From Library Journal
Ransom won the 1996 New York University Press Prize for Fiction for this first novel about a young woman's sexual escapades and search for identity. No one in this novel has a name except for the narrator, Rosie, but even that is just a name she chooses when she decides to change her identity. The other characters are "My Lover," a woman she met after seeing her photographs in a porn magazine; the Bartender, a man who made her a drink at a performance art happening; and the Personal Ad, a bizarre woman she meets through the personals. The author is trying to challenge the reader about conceptions of identity but gets so caught up in trying to be cutting edge that she fails to make the narrator interesting or appealing. The saving grace is Ransom's gift for description and her keen observations. Recommended only where there is an interest in bisexual, literary erotica.?Editha Ann Wilberton, Kansas City P.L., Kan.
Copyright 1997 Reed Business Information, Inc.
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From Kirkus Reviews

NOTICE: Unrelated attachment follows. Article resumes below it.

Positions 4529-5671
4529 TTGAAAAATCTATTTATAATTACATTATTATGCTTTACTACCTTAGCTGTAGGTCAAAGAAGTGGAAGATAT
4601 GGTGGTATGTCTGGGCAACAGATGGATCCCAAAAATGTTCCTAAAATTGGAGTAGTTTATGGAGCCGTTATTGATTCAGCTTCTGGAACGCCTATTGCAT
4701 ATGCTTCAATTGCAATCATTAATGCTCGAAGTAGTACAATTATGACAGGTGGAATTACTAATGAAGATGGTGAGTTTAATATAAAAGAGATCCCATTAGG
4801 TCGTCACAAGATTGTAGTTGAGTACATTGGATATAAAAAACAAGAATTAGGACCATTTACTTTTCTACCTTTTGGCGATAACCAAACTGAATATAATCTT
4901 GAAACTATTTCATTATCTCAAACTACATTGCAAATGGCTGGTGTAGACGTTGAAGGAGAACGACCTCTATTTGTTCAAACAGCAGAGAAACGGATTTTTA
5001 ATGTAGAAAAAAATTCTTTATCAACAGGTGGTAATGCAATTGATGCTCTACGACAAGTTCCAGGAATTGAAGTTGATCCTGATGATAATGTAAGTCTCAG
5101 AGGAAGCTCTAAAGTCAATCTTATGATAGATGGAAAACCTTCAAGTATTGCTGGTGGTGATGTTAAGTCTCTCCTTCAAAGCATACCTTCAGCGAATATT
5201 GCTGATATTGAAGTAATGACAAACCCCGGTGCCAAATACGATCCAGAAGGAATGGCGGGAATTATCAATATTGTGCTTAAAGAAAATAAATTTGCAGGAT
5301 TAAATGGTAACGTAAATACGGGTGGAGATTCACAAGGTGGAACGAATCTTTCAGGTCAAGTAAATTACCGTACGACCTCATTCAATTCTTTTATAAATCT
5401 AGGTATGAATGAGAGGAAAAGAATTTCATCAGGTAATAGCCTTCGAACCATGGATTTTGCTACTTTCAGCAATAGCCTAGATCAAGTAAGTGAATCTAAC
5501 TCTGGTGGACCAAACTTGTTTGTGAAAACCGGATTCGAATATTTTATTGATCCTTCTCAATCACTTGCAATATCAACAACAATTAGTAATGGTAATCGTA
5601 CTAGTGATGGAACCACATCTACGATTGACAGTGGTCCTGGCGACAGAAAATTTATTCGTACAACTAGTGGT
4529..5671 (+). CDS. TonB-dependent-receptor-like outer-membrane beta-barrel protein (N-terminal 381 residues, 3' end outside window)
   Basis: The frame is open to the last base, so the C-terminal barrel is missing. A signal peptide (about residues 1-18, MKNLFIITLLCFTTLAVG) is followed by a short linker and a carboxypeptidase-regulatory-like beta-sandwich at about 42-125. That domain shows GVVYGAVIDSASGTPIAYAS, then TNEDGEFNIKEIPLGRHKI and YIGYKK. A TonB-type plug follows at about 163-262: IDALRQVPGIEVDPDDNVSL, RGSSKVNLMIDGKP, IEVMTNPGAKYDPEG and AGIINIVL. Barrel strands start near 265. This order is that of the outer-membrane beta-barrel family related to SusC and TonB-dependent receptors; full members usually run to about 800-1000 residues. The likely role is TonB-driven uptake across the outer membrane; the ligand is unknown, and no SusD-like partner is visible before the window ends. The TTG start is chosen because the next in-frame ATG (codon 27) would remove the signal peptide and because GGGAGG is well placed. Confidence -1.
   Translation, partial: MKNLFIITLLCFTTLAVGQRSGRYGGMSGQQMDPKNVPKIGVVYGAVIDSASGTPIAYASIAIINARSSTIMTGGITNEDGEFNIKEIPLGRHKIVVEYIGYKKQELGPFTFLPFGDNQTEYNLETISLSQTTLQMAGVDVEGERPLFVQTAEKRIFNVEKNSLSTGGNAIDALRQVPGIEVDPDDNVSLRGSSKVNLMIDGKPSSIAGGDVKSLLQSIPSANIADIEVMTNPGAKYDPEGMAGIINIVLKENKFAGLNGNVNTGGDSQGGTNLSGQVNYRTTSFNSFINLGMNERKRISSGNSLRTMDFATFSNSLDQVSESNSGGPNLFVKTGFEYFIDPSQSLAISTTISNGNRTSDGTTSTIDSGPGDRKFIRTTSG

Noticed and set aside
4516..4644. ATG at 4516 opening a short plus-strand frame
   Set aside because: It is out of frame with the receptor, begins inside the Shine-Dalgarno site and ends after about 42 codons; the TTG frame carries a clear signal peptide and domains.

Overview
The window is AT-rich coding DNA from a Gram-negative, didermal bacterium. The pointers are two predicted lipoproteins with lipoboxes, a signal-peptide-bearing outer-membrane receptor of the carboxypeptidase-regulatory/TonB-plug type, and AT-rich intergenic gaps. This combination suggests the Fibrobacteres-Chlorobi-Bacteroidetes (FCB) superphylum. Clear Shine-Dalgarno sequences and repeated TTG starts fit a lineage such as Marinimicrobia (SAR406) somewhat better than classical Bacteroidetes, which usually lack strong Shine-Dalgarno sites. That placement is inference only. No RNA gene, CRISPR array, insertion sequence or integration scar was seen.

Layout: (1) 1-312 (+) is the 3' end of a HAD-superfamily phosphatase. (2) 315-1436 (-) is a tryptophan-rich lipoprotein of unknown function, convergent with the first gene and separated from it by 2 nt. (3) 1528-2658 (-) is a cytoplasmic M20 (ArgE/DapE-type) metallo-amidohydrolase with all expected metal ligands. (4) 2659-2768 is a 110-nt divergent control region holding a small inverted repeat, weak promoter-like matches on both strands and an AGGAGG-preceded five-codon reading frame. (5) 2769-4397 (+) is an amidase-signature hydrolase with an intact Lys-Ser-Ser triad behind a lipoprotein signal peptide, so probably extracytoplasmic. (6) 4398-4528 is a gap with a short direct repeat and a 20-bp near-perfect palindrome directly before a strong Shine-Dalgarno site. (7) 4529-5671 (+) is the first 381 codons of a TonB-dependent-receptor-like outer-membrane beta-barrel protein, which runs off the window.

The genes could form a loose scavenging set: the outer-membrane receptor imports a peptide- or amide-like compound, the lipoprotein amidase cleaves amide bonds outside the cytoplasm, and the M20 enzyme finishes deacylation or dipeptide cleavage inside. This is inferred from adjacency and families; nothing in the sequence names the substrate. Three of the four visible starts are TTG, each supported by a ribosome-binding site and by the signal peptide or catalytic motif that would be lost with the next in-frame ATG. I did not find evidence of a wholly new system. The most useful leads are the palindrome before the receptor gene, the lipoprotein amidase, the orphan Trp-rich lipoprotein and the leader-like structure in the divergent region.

Often grim, sometimes droll debut (winner of the 1996 New York University Press Prize for Fiction) by poet Ransom. The bisexual narrator can't forget her ruthlessly intelligent mother, whom she helped die with a morphine overdose, and can't escape the ambiance of her ex-husband, who divorced her for infidelity. She also has a schizo brother who thinks he's God, and an alcoholic father she hasn't seen in 18 years. Her fallback is My Lover, a woman who photographs lesbians for the slicks. In a last- ditch attempt to escape her many entanglements and seize control of her life, the narrator changes her identity (becoming Rose Ann Waldin), dyes her hair red, gets a new Social Security number and driver's license, moves, lets no one know who or where she is, and lives off her inheritance. Her loathsome new apartment is decorated with grungy sub-Disney paintings by top serial-murderer John Wayne Gacy--who sold his works by mail before he was executed. New acquaintances or lovers include Personal Ad, an icy high-toned lesbian with a psychology degree (``How do you feel right now?'') whom ``Rose Ann'' meets through a personals ad, and The Bartender, a blithe male lover. Rosie is obsessed by a mysterious performance artist known only as Andorgenie, an androgyne who appears every few months with a new identity, male or female, then discards it. Who or what Andorgenie is, no one knows. Not much happens as Rosie agonizes and flits between lovers, though the admittedly fairly bizarre waiting time has amusing moments: ``While returning the waiter's stare, I had blinked, which My Lover probably mistook for a wink because my Maybelline Extra-Thick Marathon Mascara eyelashes momentarily stuck together.'' The climax: Rosie pulls off her own performance artistry as a bloodsoaked murderess. More flash than fun. -- Copyright ©1997, Kirkus Associates, LP. All rights reserved.
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